By: John Bat
The first time I saw Cults back in 2012, everything was small. The stage was small, the band was small, and even the crowd was small. However, after last night’s electrifying performance at The Blue Note, it made me realize just how far Cults has moved up within the sphere of college/indie music in a mere two years.
The only opening act, Mood Rings, promptly began their set at nine. This five-man trance/pop band delighted onlookers from every corner of the venue. Their nonchalant attitude on stage matched with raw musical talent strengthened the growing crowd’s interest in much of what the band had to offer from their 2013 debut VPI Harmony.
By the end of Mood Rings’ set, a hefty crowd had filled the floor of the Blue Note. On the last song of the set lead vocalist, William Fussell, ended up breaking a string on his guitar. Fussell spontaneously chose to use the partly attached string to add distortion and echoed fuzz on top of the band’s experimental draw. This musical ingenuity and passion is what finally convinced me to buy VPI Harmony and meet all of the band members after their set.
Shortly after Mood Rings, Cults was met with a generous applause as they took the stage. The floor was packed and several onlookers from the balcony stood to welcome the young band. Cults opened up their set with the popular hit “High Road” off of their most recent album Static. Throughout Cults’ set, the band preformed most of the songs off of Static while still tossing in a handful of songs from their debut album. Half-way through their performance, Cults paid tribute to their favorites of the 80’s by skillfully covering The Motel’s “Total Control”.
With more than a dozen fuzzy television sets hanging up behind the band, it was easy to get lost within the atmospheric haze that Cults was visibly trying to share. Lead singer, Madeline Follin, was indeed a charmer that evening with her smooth vocals matched with the echo of drifting guitar riffs and a xylophone to chime along. Her partner in crime (and former long-time boyfriend), Brian Oblivion, took time towards the end of the set to thank the audience as well as express his love for Missouri. Brian grew up visiting the Lake of the Ozarks quite frequently during his childhood and he wasn’t hesitant to tell the crowd all about it. Cults officially ended their set for the night with the crowd favorites “Go Outside” and “Oh My God” both of off their debut album. They made us wait for it.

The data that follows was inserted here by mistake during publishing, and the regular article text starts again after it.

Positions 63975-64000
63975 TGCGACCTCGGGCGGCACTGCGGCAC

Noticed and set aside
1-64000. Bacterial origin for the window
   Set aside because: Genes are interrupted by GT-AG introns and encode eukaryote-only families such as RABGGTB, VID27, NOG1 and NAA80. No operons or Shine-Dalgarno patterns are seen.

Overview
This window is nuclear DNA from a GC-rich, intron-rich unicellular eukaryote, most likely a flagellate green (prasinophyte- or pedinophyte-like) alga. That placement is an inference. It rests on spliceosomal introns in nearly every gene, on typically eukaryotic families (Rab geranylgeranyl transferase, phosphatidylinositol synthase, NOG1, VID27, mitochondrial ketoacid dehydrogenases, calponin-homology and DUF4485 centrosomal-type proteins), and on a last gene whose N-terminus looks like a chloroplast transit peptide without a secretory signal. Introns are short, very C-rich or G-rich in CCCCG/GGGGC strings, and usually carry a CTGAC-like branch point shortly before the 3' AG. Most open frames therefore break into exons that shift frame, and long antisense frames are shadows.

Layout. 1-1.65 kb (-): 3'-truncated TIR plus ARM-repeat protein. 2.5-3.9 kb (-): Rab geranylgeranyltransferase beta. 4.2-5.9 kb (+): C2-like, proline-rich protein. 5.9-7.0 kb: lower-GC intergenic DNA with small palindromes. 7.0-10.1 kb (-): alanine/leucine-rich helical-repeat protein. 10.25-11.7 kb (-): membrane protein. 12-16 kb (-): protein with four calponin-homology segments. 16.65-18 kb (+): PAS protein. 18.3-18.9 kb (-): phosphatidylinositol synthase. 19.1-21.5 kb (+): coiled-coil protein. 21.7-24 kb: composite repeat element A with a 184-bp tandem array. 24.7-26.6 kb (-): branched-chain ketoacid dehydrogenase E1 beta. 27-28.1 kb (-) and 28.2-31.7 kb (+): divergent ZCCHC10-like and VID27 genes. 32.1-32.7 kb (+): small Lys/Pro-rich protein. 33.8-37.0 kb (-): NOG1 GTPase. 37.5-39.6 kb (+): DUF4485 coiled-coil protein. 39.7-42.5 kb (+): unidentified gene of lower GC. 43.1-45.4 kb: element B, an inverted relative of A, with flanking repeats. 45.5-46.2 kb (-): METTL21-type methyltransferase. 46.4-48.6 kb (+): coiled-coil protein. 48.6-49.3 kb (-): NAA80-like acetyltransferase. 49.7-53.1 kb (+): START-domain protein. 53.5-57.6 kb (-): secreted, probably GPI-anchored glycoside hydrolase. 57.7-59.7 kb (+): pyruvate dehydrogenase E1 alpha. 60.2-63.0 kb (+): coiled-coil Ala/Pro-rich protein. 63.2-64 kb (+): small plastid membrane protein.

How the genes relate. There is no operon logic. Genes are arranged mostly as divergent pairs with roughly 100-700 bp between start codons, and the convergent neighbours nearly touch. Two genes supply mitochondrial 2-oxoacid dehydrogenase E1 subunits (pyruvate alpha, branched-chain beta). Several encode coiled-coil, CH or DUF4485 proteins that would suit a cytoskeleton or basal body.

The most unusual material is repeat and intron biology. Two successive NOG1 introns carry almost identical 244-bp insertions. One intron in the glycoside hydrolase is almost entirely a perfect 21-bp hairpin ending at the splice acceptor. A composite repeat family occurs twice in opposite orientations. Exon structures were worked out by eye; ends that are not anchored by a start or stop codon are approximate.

For only performing in Missouri three times before last night, the turn out for Cults at The Blue Note couldn’t have been any more perfect: a large enough crowd to give the band the emotion they needed for a strong performance and small enough to where I could see the stage and not be a packed sardine for two plus hours. Nearly two years since I saw them on a much smaller stage at The Parish in Austin, TX. it was clear to me that Cults have rapidly matured into a band now ready for the bigger stages and the bigger crowds. What was once an intimate musical experience on 6th Street has transitioned into a slightly more polished and perfected live performance that you all eventually need to witness.
John is a sophomore majoring in Journalism and minoring in History. John started DJ-ing at KCOU the fall semester of his freshman year and boy does he love it. He frequently day dreams about San Francisco sourdough bread bowls during micro economics class while still managing to keep his GPA up. While John realizes that California is ridiculously expensive, his alternate plan is to go to law school and move back to his home state of Texas.